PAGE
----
Spice World: About The Cast

Buy this video from Reel.com

Books from Amazon.com:
Buy The Book.

Music from Amazon.com:
Buy The Soundtrack.

"The character I play is quite close to the real me. Everyone's made up of different parts, and the loud, energetic part of me was the bit that came out in the film. I'm the one who says, 'Don't do that! Let's do this! Come on!'

We had quite a lot of impact on the script, individually and collectively. It was important to have that input because we needed to believe in what we were saying so that we could get into it. A lot of the stories in the film were translated from events that actually happened to us. We told Kim all our stories and spent time with him so that he could really get to know us, and he took bits from all of us and linked it up. He knows what we like and don't like, so we trusted him to get on with it."

"The day we filmed our concert at the Albert Hall was the best day on the film for all of us, I think. It's such a great feeling getting up on stage and putting a smile on people's faces.

We loved the scenes where we perform, because that's what the Spice Girls are all about. I liked it when we did "Too Much" because it's a great song. We all had nice white dresses on, and there's a good dance to it. It's a real feel-good song. We filmed it at the Top of the Pops studios, which was nice because we always have a good time when we record there."

"The thing with the Spice Girls is that all our dreams have come true. We think that if there's anything in the world that you can imagine you want to do, if you really want to do it, you can. We wanted to be pop stars and we were, so we thought, all right then, let's be movie stars as well! If you don't have a go, you never know.

I was very nervous at the start of the film because the only acting I'd ever done before was in school plays. I was a bit anxious about doing it professionally, especially with so many fantastic actors, so the first day was really daunting. But it was great. Richard E. Grant was incredibly helpful and made us all feel at ease. The crew also made it easy, so once we'd started it was fine and we just had a laugh.

"If I'd been playing someone else, I suppose I would have done loads of research into how my character would walk or talk, but because I was playing myself, I just had to go into work and be me. Obviously, I had to go through my scenes and lines and think to myself, 'How would I say that?' But that was about it.

A lot of the scenes are true, although perhaps they're shown in a different way. And some scenes have actually come true since we did the film-like the scene where we're all at Spice Camp in a big house, going for dance lessons, which is exactly what we've been doing to prepare for our concerts.

One day I did a wicked stunt where I had to beat up three male karate experts, throw one of them over my shoulder and another one over my head. I did it all myself!"

"I worked very closely with Kim Fuller on the script for about two months before we started shooting. Even when I was on holiday in Bali I was spending hours on the phone trying to get it all sorted and make sure it was right. Okay, everyone changed a couple of words here and there, but no one felt the situations they were in were wrong. That was the main thing.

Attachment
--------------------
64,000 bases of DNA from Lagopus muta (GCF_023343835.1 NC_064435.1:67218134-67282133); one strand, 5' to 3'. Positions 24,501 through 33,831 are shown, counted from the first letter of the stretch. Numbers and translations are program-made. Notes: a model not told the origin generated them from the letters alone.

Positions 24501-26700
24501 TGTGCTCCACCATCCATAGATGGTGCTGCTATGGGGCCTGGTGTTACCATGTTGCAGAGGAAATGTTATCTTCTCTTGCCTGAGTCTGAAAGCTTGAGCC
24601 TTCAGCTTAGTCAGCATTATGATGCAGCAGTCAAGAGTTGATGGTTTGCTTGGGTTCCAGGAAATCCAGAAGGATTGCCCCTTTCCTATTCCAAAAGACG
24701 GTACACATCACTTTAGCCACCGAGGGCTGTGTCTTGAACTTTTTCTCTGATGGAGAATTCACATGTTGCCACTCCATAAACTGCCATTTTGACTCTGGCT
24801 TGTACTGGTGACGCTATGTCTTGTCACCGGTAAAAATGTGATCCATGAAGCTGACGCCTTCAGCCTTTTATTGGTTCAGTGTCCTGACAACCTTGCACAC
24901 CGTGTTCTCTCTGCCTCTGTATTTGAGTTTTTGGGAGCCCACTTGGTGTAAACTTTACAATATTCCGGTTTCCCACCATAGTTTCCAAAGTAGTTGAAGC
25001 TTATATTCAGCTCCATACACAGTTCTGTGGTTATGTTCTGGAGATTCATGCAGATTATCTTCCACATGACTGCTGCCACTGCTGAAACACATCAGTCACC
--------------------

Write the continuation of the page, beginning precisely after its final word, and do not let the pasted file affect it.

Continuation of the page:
I think the film shows that Girl Power is a liberating force. It's all about equalization of the sexes. A man shouldn't feel intimidated by a strong woman. It's not domination, it's a celebration.

Making the movie felt like giving birth to a baby. If anyone had asked me to make another film immediately after we'd finished shooting, I would have said no. But as time goes on you forget the pain and think, yes, I'd do it again!"

RICHARD E. GRANT was the first choice for the role of the Girls' traumatized manager. It took a little explanation from his eight-year-old daughter (a great Spice fan) and a phone call from Geri ("You are going to be in this film, aren't you?" she asked), but soon he was eager to "come along for the ride." Kim Fuller was inspired by Grant's effortless ability to be "solid, funny and neurotic:" his previous acting roles proved him to be more than qualified to play the Girls' collapsing and psychotic emotional punchbag. Dressed in green and purple silk suits with a pair of serious sideburns and a mountain of gold jewelry, he teeters around bearing the colossal weight of Girl Power on his shoulders. Clifford "has very little power," explains Richard. "He gets stomped all over by them."

Grant is remembered for his role in the cult hit Withnail and I. His diverse and numerous film roles include Bob Bierman's Serpents Kiss, Trevor Nunn's Twelfth Night, Jane Campion's The Portrait of a Lady, Robert Altman's Ready to Wear (PrÍt-ý-Porter) and The Player, Martin Scorsese's Age of Innocence and Francis Ford Coppola's Bram Stoker's Dracula. Richard also has many BBC-TV credits, including Dennis Potter's "Karaoke." In the theater, he took a leading role in Nicholas Hytner's "The Importance of Being Earnest." He recently wrote a best-selling book of his film experiences, With Nails.

CLAIRE RUSHBROOK plays Deborah, the Girls' overworked assistant, who occasionally ponders the fact that, despite having a "degree in politics, philosophy and economics," she spends her life placating the fraught Clifford and "worrying about whether Mel C. is wearing the right Nike Airmax." She is ever at hand with a smile and a rescue remedy, and is a welcome antithesis to Clifford.